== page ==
Both sports have a lot of variation in their own way.  Skiing can present many different ski scenarios and conditions requiring the ability to adjust our technique and feel accordingly.  Golf tends to focus around one swing mostly with a lot of emphasis on the precision of feel.  There are some variations related to different lies.   My personal opinion is that golf requires more of a grooved in muscle memory in order to execute with enough precision, golf has much lower tolerance for error then skiing in terms of accuracy and feel, but I might be taking my 40 years of skiing for granted.  I do think skiing has more wildly variable variation, requiring technical depth and experience to handle with split second reaction time.

 

Golf is also very much a mental game.  Mental, not because you have to coordinate a lot of technical stuff like skiing or adapt to new situations so much like skiing, but mental because you have to perform that perfect swing, but its not possible to do so without being relaxed.  So somehow you have to find the balance between coordinating your swing process with the various details of how to do it....and yet keep yourself relaxed while you do it.  Focused enough for that precision, yet relaxed enough to be able to do it.  That's the biggest struggle of the game IMHO.

 

There are a lot of learn to golf gizmos out there which might make it seem like this must be a lot more technical but my view is that its not so much that its more technical as much as that is requires precision and the gizmos are generally designed to help us find out where we are off and become more precise and groove that precision into muscle memory.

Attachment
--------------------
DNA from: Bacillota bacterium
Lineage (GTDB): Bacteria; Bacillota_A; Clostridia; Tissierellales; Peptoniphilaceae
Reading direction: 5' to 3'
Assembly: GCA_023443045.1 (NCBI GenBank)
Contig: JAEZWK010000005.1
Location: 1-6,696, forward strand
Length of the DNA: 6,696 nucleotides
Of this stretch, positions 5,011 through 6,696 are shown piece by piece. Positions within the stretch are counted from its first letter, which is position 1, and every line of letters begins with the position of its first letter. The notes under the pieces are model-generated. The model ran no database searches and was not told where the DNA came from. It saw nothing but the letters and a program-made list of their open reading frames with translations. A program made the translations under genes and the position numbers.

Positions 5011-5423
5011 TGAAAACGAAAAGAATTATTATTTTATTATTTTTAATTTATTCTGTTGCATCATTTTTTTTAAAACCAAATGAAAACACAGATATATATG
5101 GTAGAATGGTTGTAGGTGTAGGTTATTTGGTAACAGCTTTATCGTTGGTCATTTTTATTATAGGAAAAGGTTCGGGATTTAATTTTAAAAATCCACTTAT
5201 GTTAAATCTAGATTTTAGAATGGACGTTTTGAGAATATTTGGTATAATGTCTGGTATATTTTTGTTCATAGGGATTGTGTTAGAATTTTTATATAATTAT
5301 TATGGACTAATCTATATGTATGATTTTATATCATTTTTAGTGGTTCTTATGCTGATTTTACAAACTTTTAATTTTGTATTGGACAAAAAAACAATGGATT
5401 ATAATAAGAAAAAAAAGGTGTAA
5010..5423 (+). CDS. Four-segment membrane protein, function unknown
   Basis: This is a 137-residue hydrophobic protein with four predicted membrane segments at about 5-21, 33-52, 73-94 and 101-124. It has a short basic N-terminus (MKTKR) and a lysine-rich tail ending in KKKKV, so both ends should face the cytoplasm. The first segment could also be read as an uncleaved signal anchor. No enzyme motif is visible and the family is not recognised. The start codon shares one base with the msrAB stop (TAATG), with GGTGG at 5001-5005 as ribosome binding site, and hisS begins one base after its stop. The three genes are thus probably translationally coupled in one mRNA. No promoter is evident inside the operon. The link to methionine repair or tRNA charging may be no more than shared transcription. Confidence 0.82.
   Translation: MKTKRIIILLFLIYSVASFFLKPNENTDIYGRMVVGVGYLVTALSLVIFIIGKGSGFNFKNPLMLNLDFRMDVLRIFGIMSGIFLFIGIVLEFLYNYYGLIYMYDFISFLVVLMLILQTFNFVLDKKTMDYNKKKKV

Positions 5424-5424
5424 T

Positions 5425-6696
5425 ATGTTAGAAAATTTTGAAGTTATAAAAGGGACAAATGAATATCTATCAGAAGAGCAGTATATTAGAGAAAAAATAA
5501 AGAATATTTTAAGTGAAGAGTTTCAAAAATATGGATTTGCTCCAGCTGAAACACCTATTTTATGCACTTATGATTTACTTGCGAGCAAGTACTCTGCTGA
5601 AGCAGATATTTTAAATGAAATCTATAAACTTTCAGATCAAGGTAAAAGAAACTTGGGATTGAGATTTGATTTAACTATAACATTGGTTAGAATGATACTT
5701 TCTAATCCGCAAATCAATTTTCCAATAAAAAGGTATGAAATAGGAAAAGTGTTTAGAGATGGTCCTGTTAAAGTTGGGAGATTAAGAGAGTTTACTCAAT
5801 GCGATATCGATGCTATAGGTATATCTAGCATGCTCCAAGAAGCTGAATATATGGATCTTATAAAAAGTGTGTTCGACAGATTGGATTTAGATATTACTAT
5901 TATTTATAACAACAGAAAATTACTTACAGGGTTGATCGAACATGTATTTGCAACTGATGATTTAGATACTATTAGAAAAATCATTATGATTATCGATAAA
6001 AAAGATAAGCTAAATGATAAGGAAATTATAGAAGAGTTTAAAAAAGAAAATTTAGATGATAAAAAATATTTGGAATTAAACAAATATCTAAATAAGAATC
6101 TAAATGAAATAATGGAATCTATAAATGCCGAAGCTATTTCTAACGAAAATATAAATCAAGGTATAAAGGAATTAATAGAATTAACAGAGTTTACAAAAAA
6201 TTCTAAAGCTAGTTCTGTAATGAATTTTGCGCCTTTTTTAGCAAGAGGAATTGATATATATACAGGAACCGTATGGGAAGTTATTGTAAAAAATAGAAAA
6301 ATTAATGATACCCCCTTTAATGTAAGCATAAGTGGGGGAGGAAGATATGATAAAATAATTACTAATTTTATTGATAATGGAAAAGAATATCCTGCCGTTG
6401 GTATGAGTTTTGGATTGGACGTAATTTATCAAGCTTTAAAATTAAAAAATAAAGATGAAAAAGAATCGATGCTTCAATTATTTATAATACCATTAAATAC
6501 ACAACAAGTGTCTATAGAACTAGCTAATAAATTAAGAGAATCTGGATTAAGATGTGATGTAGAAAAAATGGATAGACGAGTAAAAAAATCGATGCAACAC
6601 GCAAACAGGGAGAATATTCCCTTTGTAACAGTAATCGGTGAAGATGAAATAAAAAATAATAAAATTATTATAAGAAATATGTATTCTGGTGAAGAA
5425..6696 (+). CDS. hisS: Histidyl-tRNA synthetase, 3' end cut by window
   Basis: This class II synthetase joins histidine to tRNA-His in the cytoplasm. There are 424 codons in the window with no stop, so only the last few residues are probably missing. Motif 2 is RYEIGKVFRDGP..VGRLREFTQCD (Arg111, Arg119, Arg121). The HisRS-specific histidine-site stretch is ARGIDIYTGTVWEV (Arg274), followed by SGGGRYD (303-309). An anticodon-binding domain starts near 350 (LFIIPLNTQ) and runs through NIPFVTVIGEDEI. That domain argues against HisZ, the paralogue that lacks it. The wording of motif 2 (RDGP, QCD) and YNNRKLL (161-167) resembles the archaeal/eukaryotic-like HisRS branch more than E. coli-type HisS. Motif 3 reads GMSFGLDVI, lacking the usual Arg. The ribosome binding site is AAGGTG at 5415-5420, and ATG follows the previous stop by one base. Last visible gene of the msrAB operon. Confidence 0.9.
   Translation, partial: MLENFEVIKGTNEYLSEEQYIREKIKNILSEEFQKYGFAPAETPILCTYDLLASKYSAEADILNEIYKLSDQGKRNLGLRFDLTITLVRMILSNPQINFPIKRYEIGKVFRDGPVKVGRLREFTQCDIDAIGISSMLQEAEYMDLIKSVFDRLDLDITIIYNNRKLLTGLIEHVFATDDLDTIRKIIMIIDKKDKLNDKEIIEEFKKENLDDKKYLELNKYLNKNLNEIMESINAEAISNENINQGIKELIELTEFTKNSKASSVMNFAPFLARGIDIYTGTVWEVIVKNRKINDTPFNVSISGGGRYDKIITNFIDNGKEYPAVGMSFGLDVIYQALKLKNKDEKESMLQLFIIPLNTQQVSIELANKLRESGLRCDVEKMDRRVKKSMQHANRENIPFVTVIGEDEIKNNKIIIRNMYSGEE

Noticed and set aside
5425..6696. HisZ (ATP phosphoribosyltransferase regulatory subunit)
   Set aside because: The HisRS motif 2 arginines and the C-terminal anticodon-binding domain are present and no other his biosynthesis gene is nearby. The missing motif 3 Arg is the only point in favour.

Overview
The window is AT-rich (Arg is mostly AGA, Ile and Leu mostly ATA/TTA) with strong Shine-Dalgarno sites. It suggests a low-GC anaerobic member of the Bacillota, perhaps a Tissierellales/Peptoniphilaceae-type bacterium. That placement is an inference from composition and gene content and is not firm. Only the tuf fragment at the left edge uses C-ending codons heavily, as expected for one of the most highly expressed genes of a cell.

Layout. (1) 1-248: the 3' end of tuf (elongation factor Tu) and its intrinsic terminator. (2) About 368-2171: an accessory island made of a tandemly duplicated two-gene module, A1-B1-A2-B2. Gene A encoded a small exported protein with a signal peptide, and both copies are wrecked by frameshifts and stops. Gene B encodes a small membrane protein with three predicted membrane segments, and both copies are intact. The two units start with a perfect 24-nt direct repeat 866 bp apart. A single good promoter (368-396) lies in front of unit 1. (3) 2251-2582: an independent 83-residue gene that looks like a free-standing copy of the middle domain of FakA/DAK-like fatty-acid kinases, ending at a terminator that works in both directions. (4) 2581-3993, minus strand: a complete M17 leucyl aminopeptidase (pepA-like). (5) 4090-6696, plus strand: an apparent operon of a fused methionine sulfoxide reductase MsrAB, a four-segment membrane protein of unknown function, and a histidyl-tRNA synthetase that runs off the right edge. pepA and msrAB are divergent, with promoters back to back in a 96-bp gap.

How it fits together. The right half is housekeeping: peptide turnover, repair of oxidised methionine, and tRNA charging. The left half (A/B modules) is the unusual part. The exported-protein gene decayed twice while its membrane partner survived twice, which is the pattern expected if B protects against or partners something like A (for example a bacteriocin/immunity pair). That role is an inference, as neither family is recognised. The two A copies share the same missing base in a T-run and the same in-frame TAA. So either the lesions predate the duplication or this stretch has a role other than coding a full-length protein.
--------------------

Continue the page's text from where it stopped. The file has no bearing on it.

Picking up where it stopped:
Disclaimer, I am not a golf pro, I have only been to a buzzillion golf lessons and still struggle to break 90 occasionally.

post #8 of 26

I don't teach golf, but I've been studying the sport intensely now for 14 years. My first response is "does it matter"? Neither sport has to be technical. Both sports have aspects where geeks can argue technical stuff till the cows come home.

 

What do you mean by technical?

 

With respect to biomechanics, I'd argue that they are the close to the same complexity because of full body movements. One could argue that skiing is simpler because we have right turn/left turn vs back swing/down swing/follow through.Also, skiing has one set of gear vs 14 clubs, and powder/ice/crud/packed powder/trees/terrain park vs tee shots/approach shots/pitching/chipping/bunker/putting. Skiing has cross under, cross over and blended transitions. Golf has the "9 shots" (low, medium and high trajectory times straight, draw and fade flight paths). One could also argue that skiing is more complex because skiing is moving while golf is "static".

 

Ski racing has a "technical line", but a golf course is typically designed with one more intended lines of play for each hole that could be viewed as equivalent.

 

Skiing has fewer and easier "rules" than golf.